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Double-digit rate hike needed to fix Petersburg’s fragile water system

PETERSBURG, Va. -- Some people who live in Petersburg are not happy about the city's new water bill rate hike. Petersburg City Council voted to implement a 14.3 percent rate increase for all 12,000 city customers during Tuesday night's meeting.

Council members said the rate increase was the only way to collect money that would help properly prepare the city for a potential emergency and improve its failing system.

"This situation here, a lot of people are struggling already trying to make ends meet," upset Petersburg taxpayer Clarence Blizzard said.

He worked multiple jobs to make ends meet, but now lived off a fixed income.

"I just think it's ridiculous," Alice Rives added. "All the utility bills are already high, and now they're going to impose a 14 percent increase on the water bill, a lot of people can't afford that.

Interim Petersburg City Manager Tom Tyrrell called the increase is the first step in a five-year plan.

"Without it we don't have the resources we need to repair even a small emergency," he said. "A small water main break could be up to $300,000 repair."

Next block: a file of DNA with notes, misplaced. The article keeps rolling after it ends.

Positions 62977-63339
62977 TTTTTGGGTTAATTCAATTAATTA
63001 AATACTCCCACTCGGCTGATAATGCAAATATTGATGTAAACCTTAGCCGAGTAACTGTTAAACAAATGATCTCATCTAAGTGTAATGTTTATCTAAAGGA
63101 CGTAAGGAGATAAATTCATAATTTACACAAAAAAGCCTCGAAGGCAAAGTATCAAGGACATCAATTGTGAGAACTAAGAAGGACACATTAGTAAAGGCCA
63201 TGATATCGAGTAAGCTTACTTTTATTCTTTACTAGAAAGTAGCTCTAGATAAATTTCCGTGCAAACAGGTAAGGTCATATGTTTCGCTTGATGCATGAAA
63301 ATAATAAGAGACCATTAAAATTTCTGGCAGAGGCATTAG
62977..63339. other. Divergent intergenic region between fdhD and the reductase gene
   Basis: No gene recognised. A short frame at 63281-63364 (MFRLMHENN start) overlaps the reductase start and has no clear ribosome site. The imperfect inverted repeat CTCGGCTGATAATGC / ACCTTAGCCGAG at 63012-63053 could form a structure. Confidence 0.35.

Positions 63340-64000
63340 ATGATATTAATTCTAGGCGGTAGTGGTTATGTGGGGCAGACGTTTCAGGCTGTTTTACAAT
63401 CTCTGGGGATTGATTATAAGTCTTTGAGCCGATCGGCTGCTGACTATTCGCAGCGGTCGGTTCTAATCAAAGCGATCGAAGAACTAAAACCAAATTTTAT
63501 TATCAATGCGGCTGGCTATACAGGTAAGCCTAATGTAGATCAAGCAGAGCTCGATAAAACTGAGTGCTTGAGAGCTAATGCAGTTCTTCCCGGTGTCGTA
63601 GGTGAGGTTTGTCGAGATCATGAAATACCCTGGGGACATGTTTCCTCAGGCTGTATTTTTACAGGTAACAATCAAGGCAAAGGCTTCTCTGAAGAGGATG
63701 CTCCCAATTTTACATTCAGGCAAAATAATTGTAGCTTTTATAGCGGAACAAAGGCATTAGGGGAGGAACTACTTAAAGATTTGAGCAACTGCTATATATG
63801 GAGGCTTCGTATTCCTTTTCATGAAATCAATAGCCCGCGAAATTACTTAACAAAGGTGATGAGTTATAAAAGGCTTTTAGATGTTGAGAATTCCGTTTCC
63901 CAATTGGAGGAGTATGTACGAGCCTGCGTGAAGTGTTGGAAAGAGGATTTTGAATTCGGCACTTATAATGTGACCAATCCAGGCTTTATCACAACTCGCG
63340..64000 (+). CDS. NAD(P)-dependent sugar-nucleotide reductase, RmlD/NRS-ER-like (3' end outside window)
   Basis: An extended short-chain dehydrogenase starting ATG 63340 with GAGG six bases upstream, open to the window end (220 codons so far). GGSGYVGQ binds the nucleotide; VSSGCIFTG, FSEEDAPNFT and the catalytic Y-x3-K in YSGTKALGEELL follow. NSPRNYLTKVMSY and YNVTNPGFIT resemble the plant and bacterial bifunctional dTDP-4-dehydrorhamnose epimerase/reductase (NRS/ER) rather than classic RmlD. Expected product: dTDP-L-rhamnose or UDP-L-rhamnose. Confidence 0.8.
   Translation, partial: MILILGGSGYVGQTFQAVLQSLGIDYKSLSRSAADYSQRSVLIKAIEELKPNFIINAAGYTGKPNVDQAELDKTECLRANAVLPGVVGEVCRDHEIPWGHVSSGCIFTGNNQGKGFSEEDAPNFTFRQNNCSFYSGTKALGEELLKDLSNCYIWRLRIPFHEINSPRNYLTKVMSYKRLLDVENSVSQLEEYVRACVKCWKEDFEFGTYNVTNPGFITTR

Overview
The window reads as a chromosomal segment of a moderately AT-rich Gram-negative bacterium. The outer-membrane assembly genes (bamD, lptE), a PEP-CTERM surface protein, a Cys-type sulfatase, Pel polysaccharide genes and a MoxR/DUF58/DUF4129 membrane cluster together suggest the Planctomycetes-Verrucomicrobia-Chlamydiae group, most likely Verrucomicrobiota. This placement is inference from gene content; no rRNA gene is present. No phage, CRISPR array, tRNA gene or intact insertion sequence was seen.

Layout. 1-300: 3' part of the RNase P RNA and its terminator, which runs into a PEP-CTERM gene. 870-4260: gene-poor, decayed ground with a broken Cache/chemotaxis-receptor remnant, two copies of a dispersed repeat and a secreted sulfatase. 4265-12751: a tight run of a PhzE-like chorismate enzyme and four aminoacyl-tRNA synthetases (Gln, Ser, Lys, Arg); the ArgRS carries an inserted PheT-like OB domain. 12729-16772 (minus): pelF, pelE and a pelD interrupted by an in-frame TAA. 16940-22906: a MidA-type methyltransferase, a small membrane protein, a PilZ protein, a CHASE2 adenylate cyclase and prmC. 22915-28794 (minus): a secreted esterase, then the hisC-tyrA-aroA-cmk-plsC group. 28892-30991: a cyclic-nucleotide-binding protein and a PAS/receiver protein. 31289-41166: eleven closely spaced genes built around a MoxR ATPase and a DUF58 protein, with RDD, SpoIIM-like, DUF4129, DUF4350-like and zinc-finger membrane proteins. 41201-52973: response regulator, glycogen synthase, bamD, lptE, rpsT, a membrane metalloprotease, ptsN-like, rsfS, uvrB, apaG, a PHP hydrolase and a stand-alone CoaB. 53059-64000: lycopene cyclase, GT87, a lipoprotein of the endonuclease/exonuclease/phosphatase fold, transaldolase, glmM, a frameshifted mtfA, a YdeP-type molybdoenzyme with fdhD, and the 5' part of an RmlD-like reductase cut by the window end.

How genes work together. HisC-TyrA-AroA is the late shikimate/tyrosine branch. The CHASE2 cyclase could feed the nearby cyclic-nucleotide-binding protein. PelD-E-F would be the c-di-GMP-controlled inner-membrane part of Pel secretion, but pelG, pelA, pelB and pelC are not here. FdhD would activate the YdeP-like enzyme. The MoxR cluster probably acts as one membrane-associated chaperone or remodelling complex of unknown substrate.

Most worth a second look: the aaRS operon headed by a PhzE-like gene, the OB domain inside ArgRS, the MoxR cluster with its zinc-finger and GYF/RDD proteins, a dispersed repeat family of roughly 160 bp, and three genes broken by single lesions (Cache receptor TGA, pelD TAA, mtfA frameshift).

Tyrrell said while he understood the increase might have a big impact on some customers, he said the city needed money to repair a water system that has been neglected for decades.

"The reality is that Petersburg has had incredibly cheap water for a very very long time. We're just catching up," he said. "The consequence of having such a cheap water for so long, is that we didn't put any investment in the system. That's why we have a fragile system right now."

Customers like Blizzard are frustrated, but hope at the new measure helps the people of Petersburg in the long term.

"I understand why, but they should've thought about that when it first started way back when it was so cheap," he said. "I mean, there's got to be a change if we're going to move forward there has to be a change."

Future rate increases are possible.  Tyrrell said the rate analysis done by the city showed it really needed a 74.3 percent rate increase to catch up.